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The typical day during the rainy season which lasts for half the year in Saigon from around May to November. The most unusual part about the rainy season is that almost everyday it would rainy heavily for around 1 hour or less and then stop and become sunny again!

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The street in front of the office. The traffic would just flow like water down a river. The only way to cross at areas out of the intersection with traffic lights was to basically jaywalk "Saigon style", that is, you just keep walking and the traffic will swerve around you. Cars and motorbikes would never stop or slow down for you but will honk at you instead!

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One thing I noticed about the buildings are the prevalence of skinny tall buildings.

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The environment at street level, total chaos. People on motorbikes driving on the sidewalk, street hawkers selling their wares, people just hanging around on the street...

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One of the streets north of the office. Basically anything goes at this intersection, it is a wonder that there aren't more accidents, but that is probably because the speed of traffic is really low inside the central area.

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Basically, because of the heat, traffic chaos and the space hogged by motorbikes on the sidewalk for parking, it is not comfortable to walk anywhere in Saigon. That's why there wasn't much foot traffic anywhere in the central area of Saigon.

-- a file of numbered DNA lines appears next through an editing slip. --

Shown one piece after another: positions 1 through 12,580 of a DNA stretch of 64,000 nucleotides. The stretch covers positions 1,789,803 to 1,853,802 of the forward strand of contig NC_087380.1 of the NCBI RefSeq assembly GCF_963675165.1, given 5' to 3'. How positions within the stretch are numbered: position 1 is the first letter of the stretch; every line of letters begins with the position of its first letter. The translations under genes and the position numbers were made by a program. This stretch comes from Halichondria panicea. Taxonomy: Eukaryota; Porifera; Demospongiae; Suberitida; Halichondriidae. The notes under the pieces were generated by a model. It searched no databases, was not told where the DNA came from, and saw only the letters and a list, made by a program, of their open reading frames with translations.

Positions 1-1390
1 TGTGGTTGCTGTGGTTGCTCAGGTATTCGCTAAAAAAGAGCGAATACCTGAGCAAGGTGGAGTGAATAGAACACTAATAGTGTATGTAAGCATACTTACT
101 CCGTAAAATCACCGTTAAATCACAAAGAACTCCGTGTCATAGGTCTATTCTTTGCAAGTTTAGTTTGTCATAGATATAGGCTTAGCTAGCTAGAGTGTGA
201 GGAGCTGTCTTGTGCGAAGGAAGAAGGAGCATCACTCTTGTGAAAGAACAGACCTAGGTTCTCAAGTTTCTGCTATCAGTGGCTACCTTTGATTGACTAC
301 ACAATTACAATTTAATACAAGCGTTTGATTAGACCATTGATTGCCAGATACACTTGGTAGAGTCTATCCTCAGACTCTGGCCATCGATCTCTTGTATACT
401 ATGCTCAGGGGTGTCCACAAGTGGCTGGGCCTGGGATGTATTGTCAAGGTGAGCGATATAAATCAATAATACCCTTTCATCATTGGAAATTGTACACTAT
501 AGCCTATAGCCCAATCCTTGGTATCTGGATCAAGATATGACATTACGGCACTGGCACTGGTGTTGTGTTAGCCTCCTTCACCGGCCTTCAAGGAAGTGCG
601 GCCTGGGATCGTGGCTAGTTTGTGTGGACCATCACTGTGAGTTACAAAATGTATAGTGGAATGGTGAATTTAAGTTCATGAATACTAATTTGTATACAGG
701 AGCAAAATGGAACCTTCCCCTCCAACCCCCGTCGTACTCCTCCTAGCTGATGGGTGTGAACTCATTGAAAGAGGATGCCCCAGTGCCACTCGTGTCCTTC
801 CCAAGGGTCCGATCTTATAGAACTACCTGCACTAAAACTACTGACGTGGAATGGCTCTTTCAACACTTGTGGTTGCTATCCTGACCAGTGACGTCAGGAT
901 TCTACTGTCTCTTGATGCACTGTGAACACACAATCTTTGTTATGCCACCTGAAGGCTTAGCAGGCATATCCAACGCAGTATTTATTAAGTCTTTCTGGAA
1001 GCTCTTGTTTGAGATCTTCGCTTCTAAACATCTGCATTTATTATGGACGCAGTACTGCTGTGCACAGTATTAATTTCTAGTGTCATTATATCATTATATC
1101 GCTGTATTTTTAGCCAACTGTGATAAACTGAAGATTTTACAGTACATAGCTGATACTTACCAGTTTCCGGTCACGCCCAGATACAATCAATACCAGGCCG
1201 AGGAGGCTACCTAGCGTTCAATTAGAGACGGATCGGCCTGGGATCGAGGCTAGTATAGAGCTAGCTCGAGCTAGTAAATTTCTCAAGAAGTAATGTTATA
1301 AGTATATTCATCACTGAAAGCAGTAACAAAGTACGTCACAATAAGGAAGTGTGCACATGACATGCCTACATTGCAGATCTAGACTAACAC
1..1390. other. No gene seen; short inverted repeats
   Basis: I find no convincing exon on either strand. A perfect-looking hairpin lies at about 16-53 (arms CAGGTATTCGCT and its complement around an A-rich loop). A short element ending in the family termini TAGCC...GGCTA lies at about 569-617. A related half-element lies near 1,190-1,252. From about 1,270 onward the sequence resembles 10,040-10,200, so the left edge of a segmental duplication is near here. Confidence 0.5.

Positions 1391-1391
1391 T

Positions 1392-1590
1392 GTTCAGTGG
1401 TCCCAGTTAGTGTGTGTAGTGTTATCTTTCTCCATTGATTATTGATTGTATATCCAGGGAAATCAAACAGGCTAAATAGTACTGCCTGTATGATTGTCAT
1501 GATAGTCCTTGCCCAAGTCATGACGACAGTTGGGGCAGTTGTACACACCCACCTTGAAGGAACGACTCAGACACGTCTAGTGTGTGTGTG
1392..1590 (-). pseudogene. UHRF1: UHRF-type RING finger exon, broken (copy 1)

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Some typical street scenes. Notice the crazy electric poles and wiring!

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Its amazing what people can carry on their motorbikes. This guy was carrying pipes I think.

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Motorbikes everywhere.

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During the weekends, I had a lot of free time to go exploring, however because of the heat and poor conditions to walking, I could not go to as many places as I would have liked to.

The central area of Saigon, still full of beautiful French colonial buildings.

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The Saigon opera house.

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The Ho Chi Minh City People's Committee building, basically its city hall.

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The square in front of the building with a statue of Uncle Ho.

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This area is where all of the city's high end shops and department stores are located.

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One thing good about Saigon are the abundance of trees on the streets unlike tree-less Tokyo.

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Even in the central area there were a lot of street hawkers.

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On this day, I was walking on the way to visit the former South Vietnam Presidential Palace.

The Notre Dame cathedral built by the French during the colonial period.

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The French style central post office.

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Always under the watch of Uncle Ho. I would have stayed longer to explore if there was air conditioning but there wasn't and it was boiling hot inside!

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The central post office seems to be a popular photography site for wedding photos.

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Typical street hawkers selling the typical "pop up cards" that you see everywhere.

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Despite the capitalist economy now, there are still socialist propaganda on the streets.

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Tons of them featuring Uncle Ho.

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The former Presidential Palace of South Vietnam. I arrived at 11 am and it closes everyday from 11 am to 1 pm, so I had to come back later!